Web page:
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Biden concludes Mideast trip focused on US conflict with Russia, China

US President Joe Biden rounded off his visit to the Middle East with a series of meetings with Arab leaders on Friday and Saturday. While the meetings repaired relations between Riyadh and Washington, no major breakthroughs were announced, with Biden widely seen as having paid a high price for little return.

The White House purpose was to reassert Washington’s standing with the region’s bloodthirsty dictators and line them up behind Washington’s proxy war against Russia in Ukraine. The war that Biden has sought to justify as a war for democracy and human rights against autocracy has met a decidedly cool response from leaders throughout the region, with neither the Saudis nor the United Arab Emirates (UAE) signing on to the US/NATO sanctions on Russia.

Biden is also seeking to cement an anti-Iran alliance that would connect air defence systems throughout the region, building on CENTCOM, the US combat command whose base is in Qatar and which covers the Middle East, parts of central Asia, Egypt and the Horn of Africa and has, since early 2021, included Israel.  

In this photo released by the Saudi Royal Palace, Saudi Crown Prince Mohammed bin Salman, right, welcomes President Joe Biden upon his arrival at Al-Salam palace in Jeddah, Saudi Arabia, Friday, July 15, 2022. (Bandar Aljaloud/Saudi Royal Palace via AP)

This line-up is not only directed against Russia. It is part of US imperialism’s broader efforts to limit China’s expanding economic and political influence in the energy-rich Middle East. 

Beijing has become the region’s largest trading and investment partner, outstripping both the US and Europe some years ago. According to the American Enterprise Institute, the last 16 years has seen total Chinese investments and construction projects reached $43.47 billion in Saudi Arabia, $36.16 billion in the United Arab Emirates (UAE), $30.05 billion in Iraq, $11.75 billion in Kuwait, $7.8 billion in Qatar, $6.62 billion in Oman, and $1.42 billion in Bahrain.

Saudi Arabia has agreed wide-ranging trade and investment deals with both China and Russia. In the context of oil, China already is the Kingdom’s largest customer, with the Saudis recently agreeing to import Russian oil in order to free up its own production, some of which is consumed domestically, particularly in its desalination plants, to increase exports.  

Egypt, likewise, has extensive agreements with Russia which has started constructing a $25 billion nuclear reactor, while China is playing a major role in the construction of Egypt’s new administrative capital 35 km outside Cairo and has occupied much of the new industrial zone being built along the Suez Canal.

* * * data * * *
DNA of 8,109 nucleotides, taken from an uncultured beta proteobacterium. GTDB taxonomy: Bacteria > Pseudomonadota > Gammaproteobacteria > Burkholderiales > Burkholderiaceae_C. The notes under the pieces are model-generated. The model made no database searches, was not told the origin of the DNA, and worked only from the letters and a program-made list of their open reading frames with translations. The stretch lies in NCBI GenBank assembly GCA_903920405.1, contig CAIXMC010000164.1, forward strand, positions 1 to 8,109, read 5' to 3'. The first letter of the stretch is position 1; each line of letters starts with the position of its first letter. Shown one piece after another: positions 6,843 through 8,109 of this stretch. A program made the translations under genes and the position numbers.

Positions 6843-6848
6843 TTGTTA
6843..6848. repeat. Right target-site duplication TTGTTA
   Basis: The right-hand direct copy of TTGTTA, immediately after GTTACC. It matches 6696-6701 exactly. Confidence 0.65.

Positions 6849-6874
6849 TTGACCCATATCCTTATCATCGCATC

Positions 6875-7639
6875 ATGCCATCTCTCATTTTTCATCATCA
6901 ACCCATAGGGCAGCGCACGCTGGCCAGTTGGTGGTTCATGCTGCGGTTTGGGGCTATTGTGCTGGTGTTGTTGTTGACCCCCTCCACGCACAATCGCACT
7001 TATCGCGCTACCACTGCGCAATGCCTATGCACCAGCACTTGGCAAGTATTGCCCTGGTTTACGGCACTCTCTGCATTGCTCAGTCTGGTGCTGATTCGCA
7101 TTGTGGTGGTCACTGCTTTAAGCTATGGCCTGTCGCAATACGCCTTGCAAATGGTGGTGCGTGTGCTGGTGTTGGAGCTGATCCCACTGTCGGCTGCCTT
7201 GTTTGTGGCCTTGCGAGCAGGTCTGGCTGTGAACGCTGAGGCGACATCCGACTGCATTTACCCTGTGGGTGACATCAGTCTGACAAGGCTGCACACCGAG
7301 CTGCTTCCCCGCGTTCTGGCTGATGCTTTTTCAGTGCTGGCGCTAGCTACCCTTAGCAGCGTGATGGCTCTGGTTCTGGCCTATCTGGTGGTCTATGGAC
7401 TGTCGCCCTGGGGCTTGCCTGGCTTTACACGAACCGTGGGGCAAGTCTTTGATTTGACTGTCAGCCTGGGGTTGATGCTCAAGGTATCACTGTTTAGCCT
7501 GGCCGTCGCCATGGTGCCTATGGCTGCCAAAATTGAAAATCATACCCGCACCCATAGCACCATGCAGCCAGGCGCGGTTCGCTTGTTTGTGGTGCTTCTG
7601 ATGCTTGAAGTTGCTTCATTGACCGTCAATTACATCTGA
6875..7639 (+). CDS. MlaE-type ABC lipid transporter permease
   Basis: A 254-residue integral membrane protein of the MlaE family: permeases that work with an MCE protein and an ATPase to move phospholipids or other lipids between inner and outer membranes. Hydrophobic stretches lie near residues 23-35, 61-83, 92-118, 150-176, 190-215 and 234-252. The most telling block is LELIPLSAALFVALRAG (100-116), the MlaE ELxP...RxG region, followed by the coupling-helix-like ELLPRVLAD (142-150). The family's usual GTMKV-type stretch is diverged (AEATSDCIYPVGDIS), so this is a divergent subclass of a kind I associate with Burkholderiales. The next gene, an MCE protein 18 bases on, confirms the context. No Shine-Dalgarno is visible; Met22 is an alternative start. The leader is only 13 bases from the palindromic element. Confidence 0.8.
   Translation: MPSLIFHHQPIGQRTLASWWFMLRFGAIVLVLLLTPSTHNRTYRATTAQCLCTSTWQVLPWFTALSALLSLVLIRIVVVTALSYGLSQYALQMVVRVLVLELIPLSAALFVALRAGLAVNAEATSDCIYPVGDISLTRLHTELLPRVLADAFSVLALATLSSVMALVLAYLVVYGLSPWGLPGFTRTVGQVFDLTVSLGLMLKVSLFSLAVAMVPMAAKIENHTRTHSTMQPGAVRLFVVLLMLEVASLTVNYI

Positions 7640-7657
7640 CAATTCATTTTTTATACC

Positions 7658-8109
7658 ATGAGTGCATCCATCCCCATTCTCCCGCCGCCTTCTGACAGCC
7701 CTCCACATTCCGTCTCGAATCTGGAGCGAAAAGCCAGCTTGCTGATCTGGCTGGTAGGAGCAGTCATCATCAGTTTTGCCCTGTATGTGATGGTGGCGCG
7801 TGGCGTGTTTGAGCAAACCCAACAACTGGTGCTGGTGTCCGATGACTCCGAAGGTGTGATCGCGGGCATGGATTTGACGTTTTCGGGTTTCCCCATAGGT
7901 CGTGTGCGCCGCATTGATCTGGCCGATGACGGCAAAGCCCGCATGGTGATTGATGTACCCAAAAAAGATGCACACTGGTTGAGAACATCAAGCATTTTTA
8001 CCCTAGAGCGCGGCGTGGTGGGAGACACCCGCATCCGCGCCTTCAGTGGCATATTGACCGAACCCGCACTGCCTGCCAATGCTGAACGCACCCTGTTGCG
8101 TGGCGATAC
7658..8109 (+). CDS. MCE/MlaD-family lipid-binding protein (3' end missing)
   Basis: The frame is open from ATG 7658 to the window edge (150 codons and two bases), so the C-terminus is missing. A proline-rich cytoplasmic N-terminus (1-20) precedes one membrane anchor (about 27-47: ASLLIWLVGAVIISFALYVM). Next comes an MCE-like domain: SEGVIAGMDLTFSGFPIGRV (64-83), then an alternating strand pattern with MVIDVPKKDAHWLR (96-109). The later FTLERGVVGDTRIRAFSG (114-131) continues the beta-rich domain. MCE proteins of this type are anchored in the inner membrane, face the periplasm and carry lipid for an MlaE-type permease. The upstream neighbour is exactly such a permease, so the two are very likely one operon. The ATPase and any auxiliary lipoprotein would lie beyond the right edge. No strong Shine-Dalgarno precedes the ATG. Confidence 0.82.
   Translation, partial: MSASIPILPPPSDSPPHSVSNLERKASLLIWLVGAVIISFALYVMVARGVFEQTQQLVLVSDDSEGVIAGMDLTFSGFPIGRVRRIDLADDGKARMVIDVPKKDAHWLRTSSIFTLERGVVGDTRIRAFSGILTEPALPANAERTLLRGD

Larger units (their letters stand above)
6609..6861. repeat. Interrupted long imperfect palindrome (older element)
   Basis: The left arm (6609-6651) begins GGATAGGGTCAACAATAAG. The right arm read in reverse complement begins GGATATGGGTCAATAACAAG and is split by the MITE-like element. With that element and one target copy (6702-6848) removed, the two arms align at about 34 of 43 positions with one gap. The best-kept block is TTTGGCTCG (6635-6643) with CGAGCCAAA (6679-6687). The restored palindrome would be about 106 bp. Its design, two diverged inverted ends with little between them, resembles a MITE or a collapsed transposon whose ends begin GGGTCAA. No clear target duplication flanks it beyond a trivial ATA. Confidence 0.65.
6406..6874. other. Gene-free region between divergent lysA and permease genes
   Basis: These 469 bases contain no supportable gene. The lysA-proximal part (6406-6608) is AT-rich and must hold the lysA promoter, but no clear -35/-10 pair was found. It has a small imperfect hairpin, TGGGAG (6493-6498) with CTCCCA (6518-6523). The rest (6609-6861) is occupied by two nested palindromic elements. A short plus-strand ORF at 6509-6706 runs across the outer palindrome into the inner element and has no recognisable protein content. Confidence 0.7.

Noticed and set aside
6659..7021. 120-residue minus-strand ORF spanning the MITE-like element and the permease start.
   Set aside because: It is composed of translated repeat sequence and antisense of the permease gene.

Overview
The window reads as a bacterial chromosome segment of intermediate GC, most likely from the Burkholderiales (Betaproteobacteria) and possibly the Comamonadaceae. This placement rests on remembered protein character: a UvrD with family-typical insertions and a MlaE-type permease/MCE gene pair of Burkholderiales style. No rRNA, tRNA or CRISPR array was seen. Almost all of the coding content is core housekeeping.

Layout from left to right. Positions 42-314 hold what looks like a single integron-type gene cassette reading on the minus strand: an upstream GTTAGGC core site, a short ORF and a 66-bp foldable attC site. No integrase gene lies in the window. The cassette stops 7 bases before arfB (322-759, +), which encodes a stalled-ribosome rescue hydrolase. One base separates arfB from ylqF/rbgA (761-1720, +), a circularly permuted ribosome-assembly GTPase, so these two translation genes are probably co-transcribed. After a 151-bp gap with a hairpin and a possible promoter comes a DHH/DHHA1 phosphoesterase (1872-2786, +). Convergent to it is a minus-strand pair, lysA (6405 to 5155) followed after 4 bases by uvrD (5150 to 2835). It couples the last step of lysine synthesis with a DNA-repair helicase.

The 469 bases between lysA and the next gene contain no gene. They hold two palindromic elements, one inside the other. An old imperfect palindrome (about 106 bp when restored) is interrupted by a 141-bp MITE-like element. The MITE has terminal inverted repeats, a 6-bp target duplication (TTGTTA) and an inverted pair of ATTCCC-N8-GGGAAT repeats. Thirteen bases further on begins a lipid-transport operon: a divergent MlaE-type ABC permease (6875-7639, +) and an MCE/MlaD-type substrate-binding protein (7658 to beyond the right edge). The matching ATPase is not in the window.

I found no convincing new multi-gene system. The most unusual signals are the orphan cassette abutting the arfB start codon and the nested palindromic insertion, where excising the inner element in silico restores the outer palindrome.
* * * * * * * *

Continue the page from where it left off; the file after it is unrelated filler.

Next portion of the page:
Qatar, which has close economic relations with Iran, is negotiating with China over the development of what will be the world’s largest gas field and the multi-year export of its gas to China, while Iran’s deal with China includes major investment in infrastructure in exchange for cheaper oil and naval outposts in the Persian Gulf. Iraq has signed a deal with China to build 1,000 schools in the country over the next two years. 

At the NATO summit meeting a few weeks ago, Biden’s new “strategic concept” for the Western alliance recognized China as a systemic “challenge” and described its policies as coercive and its cyberoperations around the world as malicious. He said that along with Moscow, Beijing was trying to “subvert the rules-based international order.” In other words, they were opposed to Washington’s political and economic domination. 

It was this that led Biden to junk his election pledge to treat Saudi Arabia as a “pariah state” due to its crushing of all internal dissent with mass executions and Crown Prince Mohamed bin Salman’s signing off on the gruesome assassination of Saudi insider turned dissident Jamal Khashoggi in 2018 and grovel before the Saudi ruler. That the visit took place at all was seen as an achievement for the Saudis and above all for bin Salman. 

When the US president brought up Khashoggi’s murder with bin Salman on Friday afternoon, the prince accused Washington of hypocrisy for allowing the shocking abuse of inmates by their US guards at Iraq’s Abu Ghraib prison in 2004 and doing nothing about the killing of Palestinian-American journalist Shireen Abu Akleh, who was killed by Israel soldiers while covering an Israeli raid on the West Bank city of Jenin last May. Bin Salman could of course have itemized a far longer list of human rights crimes committed by US imperialism in the Middle East and beyond that more than match those of the barbaric House of Saud.